Mr. Five-Neck Guitar: An interview with Cheap Trick’s Rick Nielsen

Okee dokee folks…
Do you remember the part in Fast Times at Ridgemont High when the character Mike Damone was trying to sell Cheap Trick tickets to a girl in the bleachers? He says to her,“Can you honestly tell me you forgot? Forgot the magnetism of Robin Zander, or the charisma of Rick Nielsen?” He then runs through singing a few lines of “Surrender” and “Dream Police” with a little air guitar accompaniment. We don’t find out if she buys the tickets or not, as he is interrupted by Stacy Hamilton played, by Jennifer Jason Leigh, who tells him she is pregnant. Well, you don’t have to travel back to 1982 and deal with Damone to get tickets for Cheap Trick in concert, you can simply hit up the Providence Performing Arts Center for Cheap Trick’s November 13th show. I was fortunate to chat with guitarist/songwriter of Cheap Trick, Rick Nielsen, by phone the other day. For those of you who don’t know, he is the one who sports the flipped brim ball cap and plays the multi neck guitars.

Cheap Trick – Rick Nielsen is third from the left. Photo by Martin Thompson

Rick called me from his home in Illinois. He had just returned from a Cheap Trick show in Cancun and mentioned they have two more Mexican shows this month. We had a fun conversation that bounced all over the place and had both of us laughing a lot. I told him that I used to go see Cheap Trick back in the 70’s and that I was one of those old guys. He replied, “If you’re old imagine how old I am!” I told him about the time I saw Cheap Trick open for Blue Oyster Cult at the Cape Cod Coliseum and how I literally walked into Cheap Trick bassist, Tom Petersson in the lobby. “What did he do?” exclaimed Rick, and he followed with, “Did he punch you or did you punch him?”

I wanted to know about his famous five-neck guitar. I asked how much it weighed. He told me simply, “too much!” I brought up that I have Gretsch with a block though neck that I think is heavy and he responded, “That’s a hollow body, that’s not heavy! I have a Gretsch Malcolm Young Model and that’s heavy! You must be a weakling, not one to carry a five-neck. The five-neck weighs a lot. I tell people I used to be two inches taller. I didn’t need to shrink as an old man but now there’s extra shrinkage.” As a guitarist I was curious as to what the tunings of the five-neck guitar are. Rick said, “Well, I have three five-necks so that’s fifteen necks. The first two have 36 strings and the other has 38, it has a mando-cello on it.” We went on to discuss his guitar picks and his pick flinging prowess. “I used to be better, I tore my rotator cuff a couple of months ago. I can’t even take my clothes off or on so I’ve been wearing the same clothes for months!” I asked how he can play guitar with a torn rotator cuff and he reported that, “It doesn’t affect my playing it affects my pick throwing which is more important than playing!” I told Rick that I still have quite a few Cheap Trick guitar picks that I caught back in the 70’s. He said, “I’ve never sold one of them but other people have. I order 60,000 at a time. I’ve never sold one but have given a million away”.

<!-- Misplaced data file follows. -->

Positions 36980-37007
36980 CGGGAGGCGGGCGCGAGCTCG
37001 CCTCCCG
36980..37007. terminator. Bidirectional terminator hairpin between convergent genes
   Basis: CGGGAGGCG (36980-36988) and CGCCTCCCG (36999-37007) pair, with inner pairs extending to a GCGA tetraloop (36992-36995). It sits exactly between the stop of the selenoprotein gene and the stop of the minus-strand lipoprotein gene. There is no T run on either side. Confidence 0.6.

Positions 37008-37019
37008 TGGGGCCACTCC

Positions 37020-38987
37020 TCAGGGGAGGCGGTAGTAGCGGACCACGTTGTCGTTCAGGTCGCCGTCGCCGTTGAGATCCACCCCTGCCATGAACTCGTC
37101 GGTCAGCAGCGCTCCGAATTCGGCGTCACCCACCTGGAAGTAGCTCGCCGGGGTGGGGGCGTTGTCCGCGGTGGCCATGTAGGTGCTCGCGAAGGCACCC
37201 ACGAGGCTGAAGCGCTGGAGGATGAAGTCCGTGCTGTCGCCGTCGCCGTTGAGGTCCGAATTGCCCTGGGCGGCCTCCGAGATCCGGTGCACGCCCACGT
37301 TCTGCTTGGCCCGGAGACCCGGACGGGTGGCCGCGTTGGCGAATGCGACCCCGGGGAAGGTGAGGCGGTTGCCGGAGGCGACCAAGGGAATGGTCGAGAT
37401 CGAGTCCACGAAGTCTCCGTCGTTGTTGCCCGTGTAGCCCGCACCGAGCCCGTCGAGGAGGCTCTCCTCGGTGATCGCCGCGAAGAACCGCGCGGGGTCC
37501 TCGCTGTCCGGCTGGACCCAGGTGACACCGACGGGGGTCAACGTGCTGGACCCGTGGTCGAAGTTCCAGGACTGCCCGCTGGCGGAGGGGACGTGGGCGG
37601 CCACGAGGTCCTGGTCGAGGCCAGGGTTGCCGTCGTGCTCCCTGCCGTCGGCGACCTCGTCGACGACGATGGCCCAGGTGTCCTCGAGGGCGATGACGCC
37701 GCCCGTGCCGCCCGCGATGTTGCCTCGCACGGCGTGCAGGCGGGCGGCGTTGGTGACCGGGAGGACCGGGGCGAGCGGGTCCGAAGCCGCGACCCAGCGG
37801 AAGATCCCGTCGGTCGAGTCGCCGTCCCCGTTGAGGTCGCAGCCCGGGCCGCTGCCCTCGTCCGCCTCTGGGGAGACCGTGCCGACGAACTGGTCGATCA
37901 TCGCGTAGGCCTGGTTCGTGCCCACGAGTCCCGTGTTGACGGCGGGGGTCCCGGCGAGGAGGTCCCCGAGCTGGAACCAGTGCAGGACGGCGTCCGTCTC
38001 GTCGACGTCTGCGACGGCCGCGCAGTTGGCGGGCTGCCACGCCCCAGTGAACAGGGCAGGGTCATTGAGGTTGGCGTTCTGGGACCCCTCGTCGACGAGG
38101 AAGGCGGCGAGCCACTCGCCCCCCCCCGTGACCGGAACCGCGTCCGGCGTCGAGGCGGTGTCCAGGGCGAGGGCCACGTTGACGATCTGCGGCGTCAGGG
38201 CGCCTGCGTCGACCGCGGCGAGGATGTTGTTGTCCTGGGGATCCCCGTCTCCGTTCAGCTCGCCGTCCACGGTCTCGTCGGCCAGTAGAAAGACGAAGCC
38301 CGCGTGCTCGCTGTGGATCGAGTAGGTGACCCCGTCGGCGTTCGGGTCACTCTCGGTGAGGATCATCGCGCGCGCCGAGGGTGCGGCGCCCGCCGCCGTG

The original drummer Bun E. Carlos has had a complicated relationship with the band over the years. He had to curtail his drumming because of back problems. This caused issues with the band which led to lawsuits. The resolution of all this was that technically Bun E. Carlos is still a member of the band but no longer plays with them live. Nielsen’s son, Daxx, now plays drums for the band. I asked what Daxx’s age was and Rick answered, “He never told me. You don’t think I talk to him, do you? I think he’s old enough to drink though.”

I recounted a story I vaguely remembered reading in Circus or Creem Magazine about a controversy that involved the band Kansas and the listing of Cheap Trick’s name on a venue marquee. I asked him about that. His response was, “Yeah, they didn’t want anything known as a cheap trick out there. I mean it was Las Vegas, of all the cities in the world.” I wondered if it was the band or the venue that had the problem with the name. He answered. “It was the venue, we did a lot of shows with Kansas, the band were good beer drinking hellions back then, until they found God and they quit the band. One of them became a minister.” I commented, “Oh, Geez” and Rick said, “No, Oh, Jesus!”